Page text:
The North Carolina Tar Heels teams that played at Fetzer Field were among the most popular college sports clubs on social media. The Ohio State Buckeyes (2,105,974), Florida Gators (2,003,534), Texas Longhorns (1,784,708), Oregon Ducks (1,687,733), Georgia Bulldogs (1,290,903), Kentucky Wildcats (1,284,612), North Carolina Tar Heels (1,260,567) and Wisconsin Badgers (1,238,828) had the most followers as of January 2016. [2]

Ohio State Buckeyes intercollegiate sports teams of Ohio State University

The Ohio State Buckeyes are the athletic teams that represent Ohio State University, located in Columbus, Ohio. The athletic programs are named after the colloquial term for people from the state of Ohio and after the state tree, the Ohio Buckeye. The Buckeyes participate in the National Collegiate Athletic Association's (NCAA) Division I in all sports and the Big Ten Conference in most sports. The Ohio State women's ice hockey team competes in the Western Collegiate Hockey Association (WCHA). The school colors are scarlet and gray. Ohio State's mascot is Brutus Buckeye.

Florida Gators Intercollegiate sports teams of the University of Florida

The Florida Gators are the athletic teams that represent the University of Florida. The University of Florida, its athletic program, its alumni and its sports fans are often collectively referred to as the "Gator Nation." The Gators compete in the National Collegiate Athletic Association (NCAA) and the Southeastern Conference (SEC) and are consistently ranked among the top college sports programs in the United States. The University of Florida currently fields teams in nine men's sports and twelve women's sports.

Texas Longhorns Intercollegiate sports teams of the University of Texas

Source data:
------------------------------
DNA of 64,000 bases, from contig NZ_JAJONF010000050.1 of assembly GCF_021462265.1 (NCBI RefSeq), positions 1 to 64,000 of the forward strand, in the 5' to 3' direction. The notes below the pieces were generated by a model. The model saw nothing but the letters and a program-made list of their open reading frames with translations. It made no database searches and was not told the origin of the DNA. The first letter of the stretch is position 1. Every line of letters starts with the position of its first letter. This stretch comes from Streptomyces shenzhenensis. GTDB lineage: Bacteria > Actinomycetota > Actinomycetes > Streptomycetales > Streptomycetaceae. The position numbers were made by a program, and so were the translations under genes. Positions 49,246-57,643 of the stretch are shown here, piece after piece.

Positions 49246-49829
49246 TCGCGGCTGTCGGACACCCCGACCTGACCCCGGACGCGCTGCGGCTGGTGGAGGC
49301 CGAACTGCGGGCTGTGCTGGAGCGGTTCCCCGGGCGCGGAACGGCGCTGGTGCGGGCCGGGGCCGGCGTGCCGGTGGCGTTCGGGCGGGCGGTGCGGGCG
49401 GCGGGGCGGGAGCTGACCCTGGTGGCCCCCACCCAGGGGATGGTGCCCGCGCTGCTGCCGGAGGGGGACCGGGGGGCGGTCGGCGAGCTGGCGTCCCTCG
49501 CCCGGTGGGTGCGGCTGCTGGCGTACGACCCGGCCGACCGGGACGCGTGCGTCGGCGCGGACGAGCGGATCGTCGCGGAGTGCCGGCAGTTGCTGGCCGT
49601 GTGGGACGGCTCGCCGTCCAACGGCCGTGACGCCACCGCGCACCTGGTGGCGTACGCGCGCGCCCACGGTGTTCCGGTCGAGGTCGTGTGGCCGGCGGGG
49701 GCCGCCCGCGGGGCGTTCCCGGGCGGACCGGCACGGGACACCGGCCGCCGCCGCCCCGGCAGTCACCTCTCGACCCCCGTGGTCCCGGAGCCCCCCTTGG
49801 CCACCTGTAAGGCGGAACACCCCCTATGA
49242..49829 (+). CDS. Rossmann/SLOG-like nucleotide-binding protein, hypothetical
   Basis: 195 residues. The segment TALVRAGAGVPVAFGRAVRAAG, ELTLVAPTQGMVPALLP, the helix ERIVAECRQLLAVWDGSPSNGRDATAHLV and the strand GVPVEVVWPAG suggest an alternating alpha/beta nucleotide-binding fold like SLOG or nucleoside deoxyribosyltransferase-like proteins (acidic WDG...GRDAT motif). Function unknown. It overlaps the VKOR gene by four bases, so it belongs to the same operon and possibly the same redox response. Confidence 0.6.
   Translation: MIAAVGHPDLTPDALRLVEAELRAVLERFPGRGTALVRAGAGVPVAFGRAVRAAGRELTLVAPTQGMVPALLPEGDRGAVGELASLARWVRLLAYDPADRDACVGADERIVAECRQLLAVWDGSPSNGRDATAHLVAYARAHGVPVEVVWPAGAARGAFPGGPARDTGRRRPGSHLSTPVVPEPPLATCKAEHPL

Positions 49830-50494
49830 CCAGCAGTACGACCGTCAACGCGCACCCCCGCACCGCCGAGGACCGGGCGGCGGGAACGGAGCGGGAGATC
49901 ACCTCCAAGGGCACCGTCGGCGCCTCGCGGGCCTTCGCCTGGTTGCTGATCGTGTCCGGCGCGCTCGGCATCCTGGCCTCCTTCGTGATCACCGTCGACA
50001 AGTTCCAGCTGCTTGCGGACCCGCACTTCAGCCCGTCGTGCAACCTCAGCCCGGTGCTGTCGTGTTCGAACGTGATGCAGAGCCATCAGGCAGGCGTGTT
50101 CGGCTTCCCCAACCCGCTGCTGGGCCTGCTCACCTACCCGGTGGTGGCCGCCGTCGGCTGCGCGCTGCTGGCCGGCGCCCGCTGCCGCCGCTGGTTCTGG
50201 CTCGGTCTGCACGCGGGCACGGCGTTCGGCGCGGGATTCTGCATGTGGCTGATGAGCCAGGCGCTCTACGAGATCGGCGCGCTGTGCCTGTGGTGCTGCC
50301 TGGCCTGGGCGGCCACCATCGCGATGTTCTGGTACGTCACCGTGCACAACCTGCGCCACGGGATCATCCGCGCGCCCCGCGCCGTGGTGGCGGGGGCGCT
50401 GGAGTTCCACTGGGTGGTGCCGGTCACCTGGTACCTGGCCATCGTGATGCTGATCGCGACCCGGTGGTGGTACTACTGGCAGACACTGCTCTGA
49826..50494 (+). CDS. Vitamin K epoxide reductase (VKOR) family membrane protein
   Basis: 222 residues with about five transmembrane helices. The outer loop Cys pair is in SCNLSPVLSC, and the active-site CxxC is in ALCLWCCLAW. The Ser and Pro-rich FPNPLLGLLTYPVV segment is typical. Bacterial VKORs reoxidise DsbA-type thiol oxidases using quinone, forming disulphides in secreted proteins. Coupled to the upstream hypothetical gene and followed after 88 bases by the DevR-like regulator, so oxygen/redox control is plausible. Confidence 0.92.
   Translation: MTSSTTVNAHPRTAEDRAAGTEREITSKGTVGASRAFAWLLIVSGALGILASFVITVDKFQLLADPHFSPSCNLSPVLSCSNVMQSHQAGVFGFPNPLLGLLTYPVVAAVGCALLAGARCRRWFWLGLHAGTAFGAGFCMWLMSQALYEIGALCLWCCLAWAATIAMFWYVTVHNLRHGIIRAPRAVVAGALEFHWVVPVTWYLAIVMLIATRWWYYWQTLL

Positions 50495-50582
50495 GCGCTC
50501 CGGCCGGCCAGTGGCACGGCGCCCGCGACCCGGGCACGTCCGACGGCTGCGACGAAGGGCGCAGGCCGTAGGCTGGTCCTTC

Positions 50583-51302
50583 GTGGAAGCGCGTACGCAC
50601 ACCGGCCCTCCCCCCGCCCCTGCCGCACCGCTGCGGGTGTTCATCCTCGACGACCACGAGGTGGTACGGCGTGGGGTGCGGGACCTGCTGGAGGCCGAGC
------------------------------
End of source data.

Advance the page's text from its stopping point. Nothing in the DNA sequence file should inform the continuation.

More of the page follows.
The Texas Longhorns are the athletic teams that represent The University of Texas at Austin. The teams are sometimes referred to as the 'Horns and take their name from Longhorn cattle that were an important part of the development of Texas, and are now the official "large animal" of the U.S. state of Texas. The women's teams are sometimes called the Lady Longhorns, but generally both the men's and women's teams are referred to as the Longhorns, and the mascot is a Texas Longhorn steer named Bevo.

Construction

Fetzer Field was built in 1935 and named for Bob Fetzer, the school's first full-time athletic director. [3] The original part of the complex, including the track, grandstand and field, was built in 1935 as a part of the government's Works Projects Administration (WPA). The construction provided jobs to the people living in Chapel Hill, North Carolina. Renovations began in 1988 when the playing field was redone and several additions were made, which included two new ticket booths, new bleachers and a concession stand. [3]

Bob Fetzer American football coach, track and field coach, and college athletics administrator

Robert Allison Fetzer was an American football coach, track and field coach, and college athletics administrator. He served as the head football coach at Davidson College in 1914 and as co-head football coach at the University of North Carolina at Chapel Hill with his brother, Bill, from 1921 to 1925, compiling a career college football record of 35–13–5. Fetzer was also the head track coach at North Carolina from 1921 to 1952 and the school's athletic director from 1923 to 1952.